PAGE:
A gastric bypass is a combination of restrictive and malabsorptive surgery. A gastric sleeve is an example of a restrictive surgery. In addition to these two well-known surgeries, there are other forms of obesity surgery.
With the gastric bypass, the stomach is divided into a mini stomach and a residual stomach. The mini stomach is connected to the small intestine. As a result, part of the digestive tract is diverted (bypass). This causes a shortening of the small intestine. By this surgery, food is passed around the stomach. The food first enters in a small stomach reservoir, after which it ends up in the small intestine via a new connection. The gastric bypass reduces the patient’s hunger and causes the body to digest less food. Patients lose weight not only because they are satisfied faster, but also because of the digestion of the food starts working later.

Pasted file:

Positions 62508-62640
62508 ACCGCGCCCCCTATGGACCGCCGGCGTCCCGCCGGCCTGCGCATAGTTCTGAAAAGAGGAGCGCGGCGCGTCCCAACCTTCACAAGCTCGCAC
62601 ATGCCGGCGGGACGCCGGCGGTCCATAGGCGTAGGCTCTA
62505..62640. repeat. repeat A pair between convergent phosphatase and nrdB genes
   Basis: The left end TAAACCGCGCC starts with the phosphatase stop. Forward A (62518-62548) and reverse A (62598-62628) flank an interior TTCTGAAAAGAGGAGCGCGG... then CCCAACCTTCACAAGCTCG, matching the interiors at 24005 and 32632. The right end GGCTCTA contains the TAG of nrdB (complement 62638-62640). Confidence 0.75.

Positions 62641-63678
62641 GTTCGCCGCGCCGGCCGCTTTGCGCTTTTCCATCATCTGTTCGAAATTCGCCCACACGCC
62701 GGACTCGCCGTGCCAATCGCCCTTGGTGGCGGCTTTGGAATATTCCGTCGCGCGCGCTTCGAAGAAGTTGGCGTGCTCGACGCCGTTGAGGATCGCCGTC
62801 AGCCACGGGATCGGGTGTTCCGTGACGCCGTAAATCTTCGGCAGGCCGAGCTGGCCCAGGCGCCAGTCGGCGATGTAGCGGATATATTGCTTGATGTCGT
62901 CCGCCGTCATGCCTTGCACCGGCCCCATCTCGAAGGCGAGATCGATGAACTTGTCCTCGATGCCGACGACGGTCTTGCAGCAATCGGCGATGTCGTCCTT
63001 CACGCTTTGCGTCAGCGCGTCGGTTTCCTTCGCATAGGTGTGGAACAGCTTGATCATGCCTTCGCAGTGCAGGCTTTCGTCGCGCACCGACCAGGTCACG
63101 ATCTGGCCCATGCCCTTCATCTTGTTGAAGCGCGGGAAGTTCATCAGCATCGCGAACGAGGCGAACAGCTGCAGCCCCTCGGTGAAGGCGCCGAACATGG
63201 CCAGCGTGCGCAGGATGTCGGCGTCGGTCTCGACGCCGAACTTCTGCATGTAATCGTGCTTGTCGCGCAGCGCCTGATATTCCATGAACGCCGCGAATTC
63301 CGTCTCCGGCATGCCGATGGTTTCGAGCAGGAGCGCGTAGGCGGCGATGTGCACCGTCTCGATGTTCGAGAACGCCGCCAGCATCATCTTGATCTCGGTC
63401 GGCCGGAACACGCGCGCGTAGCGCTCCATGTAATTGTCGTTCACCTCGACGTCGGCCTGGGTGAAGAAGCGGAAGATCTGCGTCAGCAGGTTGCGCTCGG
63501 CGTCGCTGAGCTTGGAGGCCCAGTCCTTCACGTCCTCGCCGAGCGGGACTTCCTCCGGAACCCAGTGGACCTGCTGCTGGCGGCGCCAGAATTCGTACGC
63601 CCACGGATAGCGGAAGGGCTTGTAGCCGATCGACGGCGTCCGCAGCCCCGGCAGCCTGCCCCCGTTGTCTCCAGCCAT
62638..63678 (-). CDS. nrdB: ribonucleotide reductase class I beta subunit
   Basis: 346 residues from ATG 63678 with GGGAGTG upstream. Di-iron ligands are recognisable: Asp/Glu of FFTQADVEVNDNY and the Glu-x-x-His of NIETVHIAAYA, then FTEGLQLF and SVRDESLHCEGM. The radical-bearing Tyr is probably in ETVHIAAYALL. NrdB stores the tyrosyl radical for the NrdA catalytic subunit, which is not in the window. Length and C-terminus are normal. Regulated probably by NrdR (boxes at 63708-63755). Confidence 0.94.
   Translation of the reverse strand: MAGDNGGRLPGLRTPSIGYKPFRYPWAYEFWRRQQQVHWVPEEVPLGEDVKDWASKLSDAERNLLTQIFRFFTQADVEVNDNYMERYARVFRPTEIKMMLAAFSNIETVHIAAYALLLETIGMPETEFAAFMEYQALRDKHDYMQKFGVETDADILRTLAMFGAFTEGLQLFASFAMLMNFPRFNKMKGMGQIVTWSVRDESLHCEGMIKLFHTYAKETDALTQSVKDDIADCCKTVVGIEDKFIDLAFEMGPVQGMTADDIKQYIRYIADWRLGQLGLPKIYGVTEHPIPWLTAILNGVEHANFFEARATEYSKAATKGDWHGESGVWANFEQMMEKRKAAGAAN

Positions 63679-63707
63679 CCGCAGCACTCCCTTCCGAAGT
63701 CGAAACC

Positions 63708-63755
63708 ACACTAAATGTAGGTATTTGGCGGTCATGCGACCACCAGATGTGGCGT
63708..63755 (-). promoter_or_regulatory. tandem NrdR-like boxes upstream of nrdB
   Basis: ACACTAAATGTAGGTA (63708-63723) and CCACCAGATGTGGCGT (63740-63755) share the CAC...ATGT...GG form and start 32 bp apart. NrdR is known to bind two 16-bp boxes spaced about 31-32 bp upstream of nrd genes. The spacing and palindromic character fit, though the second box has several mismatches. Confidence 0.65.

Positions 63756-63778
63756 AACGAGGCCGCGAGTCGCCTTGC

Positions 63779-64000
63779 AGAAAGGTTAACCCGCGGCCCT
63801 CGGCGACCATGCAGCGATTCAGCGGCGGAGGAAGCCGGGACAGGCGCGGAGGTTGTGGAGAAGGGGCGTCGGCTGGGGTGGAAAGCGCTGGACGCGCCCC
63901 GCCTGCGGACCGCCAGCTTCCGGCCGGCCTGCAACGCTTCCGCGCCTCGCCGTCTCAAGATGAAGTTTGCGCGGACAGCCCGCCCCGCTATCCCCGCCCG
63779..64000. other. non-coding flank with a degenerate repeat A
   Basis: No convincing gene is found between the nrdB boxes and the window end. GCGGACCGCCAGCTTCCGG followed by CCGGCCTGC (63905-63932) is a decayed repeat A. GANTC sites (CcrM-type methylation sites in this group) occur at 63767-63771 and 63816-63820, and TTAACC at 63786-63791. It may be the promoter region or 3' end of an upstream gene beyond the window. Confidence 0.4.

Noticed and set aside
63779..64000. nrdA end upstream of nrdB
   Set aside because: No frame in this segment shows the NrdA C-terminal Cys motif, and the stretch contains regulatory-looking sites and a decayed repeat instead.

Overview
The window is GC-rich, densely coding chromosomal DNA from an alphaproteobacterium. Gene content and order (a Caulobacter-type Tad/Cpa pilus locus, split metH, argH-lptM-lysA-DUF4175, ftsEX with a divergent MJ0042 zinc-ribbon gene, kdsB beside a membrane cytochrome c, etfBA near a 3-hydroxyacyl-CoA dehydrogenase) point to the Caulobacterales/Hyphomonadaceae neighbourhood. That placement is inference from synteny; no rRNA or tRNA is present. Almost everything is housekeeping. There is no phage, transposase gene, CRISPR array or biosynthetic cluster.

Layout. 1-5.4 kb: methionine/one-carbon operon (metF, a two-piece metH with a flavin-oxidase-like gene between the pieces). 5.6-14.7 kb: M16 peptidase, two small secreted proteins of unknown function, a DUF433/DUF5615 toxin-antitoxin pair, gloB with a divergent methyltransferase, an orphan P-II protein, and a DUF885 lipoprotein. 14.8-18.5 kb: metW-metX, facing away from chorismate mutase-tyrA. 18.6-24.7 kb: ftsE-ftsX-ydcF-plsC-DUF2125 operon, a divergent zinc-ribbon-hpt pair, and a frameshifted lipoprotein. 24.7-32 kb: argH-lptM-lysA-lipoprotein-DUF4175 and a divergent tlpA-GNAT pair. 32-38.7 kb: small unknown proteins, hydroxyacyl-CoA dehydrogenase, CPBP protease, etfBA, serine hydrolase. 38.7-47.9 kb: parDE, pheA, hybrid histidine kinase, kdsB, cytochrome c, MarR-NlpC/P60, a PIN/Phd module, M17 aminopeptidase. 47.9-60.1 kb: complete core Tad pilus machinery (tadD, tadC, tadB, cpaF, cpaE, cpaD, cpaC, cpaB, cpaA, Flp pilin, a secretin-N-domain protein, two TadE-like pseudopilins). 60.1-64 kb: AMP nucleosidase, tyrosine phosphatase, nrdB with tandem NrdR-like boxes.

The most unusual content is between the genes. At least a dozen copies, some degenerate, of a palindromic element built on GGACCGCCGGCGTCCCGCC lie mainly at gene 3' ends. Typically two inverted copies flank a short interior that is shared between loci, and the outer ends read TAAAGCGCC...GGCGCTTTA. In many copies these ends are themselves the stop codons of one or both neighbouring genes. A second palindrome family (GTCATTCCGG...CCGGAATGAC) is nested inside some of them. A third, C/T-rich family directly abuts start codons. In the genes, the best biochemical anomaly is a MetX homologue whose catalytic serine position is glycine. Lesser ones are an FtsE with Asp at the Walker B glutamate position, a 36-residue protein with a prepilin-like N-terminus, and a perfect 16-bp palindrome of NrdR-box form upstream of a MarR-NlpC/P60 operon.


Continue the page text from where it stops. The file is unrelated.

A gastric sleeve is a surgery in which a large part of the stomach (up to 80%) is surgically removed, leaving a narrow, tubular, sleeve-shaped stomach. Food still passes through the stomach in the normal way, but because it is much smaller, the patient’s feeling of hunger diminishes much more quickly, which means that the patient will eat less.